What you eat can have a large impact on the severity of the pain and discomfort you experience due to chronic pelvic pain. In fact, nutrition is one of the top modifiable lifestyle factors for chronic non-communicable conditions such as chronic pelvic pain. Unfortunately, people who experience chronic pelvic pain are more likely to be malnourished or experience under-nutrition due to poor appetite, fatigue or other disabling issues, which in itself can contribute to more pain.

Rather than seeing diet as a cure for chronic pain, we need to see it as an evidence-based therapy that is one piece of the puzzle to helping a person reduce the severity of their chronic pelvic pain and meet their daily nutrition needs. Dietary changes need to be realistic and easy to implement, whilst taking a flexible approach to nutrition to best adapt to the ups and downs of life. When I work with clients who take this approach, people are able to reduce their pain, increase their energy, improve their mental health and overall quality of life, helping them get back to doing the things in life they want to do!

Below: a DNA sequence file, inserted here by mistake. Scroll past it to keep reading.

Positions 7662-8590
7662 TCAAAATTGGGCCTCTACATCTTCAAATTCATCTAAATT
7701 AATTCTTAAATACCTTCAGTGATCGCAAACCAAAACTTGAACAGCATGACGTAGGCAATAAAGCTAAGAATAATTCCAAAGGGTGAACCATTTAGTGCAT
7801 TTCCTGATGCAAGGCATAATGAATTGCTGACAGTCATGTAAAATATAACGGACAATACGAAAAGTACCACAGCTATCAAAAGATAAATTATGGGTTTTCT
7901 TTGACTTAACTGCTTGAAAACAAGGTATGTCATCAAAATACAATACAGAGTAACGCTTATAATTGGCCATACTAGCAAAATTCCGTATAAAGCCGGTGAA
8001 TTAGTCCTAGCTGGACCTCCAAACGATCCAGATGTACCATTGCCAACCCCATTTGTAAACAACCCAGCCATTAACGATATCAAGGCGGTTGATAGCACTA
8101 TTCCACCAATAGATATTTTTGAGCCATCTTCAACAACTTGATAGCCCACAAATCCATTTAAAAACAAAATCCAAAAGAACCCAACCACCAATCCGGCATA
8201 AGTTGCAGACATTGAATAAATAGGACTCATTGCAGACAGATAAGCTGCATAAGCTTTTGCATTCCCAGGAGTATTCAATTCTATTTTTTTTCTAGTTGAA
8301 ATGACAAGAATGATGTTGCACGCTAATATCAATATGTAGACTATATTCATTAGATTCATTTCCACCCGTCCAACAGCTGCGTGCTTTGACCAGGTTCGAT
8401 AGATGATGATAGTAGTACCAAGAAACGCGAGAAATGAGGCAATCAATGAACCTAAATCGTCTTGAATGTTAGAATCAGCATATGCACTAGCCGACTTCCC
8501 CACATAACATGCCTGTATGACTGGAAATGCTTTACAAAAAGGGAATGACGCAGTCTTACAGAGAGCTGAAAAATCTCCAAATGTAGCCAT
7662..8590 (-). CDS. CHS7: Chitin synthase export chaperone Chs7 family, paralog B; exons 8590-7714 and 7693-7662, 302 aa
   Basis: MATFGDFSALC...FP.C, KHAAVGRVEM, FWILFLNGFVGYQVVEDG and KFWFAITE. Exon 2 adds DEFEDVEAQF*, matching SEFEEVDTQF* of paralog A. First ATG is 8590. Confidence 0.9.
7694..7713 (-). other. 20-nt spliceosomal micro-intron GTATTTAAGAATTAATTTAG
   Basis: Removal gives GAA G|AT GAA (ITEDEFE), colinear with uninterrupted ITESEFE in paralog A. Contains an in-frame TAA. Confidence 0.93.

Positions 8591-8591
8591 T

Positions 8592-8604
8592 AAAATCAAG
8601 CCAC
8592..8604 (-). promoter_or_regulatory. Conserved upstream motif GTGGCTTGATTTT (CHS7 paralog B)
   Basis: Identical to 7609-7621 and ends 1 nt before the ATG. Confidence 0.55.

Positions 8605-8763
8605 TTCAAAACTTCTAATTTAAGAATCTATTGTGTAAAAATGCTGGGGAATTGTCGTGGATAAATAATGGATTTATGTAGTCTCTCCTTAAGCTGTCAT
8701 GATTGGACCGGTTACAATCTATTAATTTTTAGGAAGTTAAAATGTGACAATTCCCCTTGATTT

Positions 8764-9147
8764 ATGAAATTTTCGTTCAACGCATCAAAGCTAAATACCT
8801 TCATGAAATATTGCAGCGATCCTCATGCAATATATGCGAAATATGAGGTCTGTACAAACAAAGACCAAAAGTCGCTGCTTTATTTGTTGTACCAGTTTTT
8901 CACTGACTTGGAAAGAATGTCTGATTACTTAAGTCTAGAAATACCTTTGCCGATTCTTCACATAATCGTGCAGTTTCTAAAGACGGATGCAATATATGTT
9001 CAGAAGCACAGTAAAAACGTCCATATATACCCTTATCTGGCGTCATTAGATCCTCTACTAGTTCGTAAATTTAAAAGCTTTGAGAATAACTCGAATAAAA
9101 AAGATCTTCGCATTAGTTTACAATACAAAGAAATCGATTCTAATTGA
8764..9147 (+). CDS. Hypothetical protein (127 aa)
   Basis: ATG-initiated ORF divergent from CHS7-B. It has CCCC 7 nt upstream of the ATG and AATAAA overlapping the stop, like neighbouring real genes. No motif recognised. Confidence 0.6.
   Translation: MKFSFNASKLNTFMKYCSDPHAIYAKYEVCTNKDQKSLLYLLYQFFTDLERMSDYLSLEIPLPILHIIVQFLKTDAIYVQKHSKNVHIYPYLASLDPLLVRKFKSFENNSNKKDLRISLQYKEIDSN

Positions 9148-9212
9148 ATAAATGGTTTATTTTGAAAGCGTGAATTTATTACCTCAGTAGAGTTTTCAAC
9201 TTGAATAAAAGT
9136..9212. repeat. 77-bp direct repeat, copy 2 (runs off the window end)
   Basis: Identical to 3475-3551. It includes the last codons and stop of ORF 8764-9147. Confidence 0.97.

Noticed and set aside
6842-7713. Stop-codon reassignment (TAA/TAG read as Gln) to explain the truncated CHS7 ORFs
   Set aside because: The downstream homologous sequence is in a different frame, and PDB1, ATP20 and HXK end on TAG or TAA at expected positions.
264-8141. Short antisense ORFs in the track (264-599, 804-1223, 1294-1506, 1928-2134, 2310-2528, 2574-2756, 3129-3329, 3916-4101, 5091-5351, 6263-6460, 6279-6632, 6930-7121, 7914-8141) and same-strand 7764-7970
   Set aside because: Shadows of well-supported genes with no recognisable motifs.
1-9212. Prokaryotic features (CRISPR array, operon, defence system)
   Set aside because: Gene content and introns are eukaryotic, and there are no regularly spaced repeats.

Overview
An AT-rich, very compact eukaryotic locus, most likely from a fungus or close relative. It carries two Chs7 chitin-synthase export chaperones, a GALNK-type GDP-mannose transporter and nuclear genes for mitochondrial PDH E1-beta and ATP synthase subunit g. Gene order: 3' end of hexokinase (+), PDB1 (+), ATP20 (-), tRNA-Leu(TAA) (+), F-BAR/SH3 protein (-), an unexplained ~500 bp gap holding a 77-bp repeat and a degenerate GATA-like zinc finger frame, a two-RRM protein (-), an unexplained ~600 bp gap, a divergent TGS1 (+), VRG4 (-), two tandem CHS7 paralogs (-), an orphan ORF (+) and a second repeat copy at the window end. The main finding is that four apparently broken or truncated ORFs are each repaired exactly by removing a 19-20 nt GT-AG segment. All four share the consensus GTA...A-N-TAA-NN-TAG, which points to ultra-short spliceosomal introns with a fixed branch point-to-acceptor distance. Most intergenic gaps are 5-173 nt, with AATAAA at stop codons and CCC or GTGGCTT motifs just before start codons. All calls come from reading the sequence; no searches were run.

In this blog, we will explore the connection between nutrition and chronic pelvic pain and provide valuable insights into how dietary choices can contribute to a more holistic approach to chronic pelvic pain management. If you or someone you know is experiencing chronic pelvic pain, I hope you find this blog helpful.

What is chronic pelvic pain (CPP)?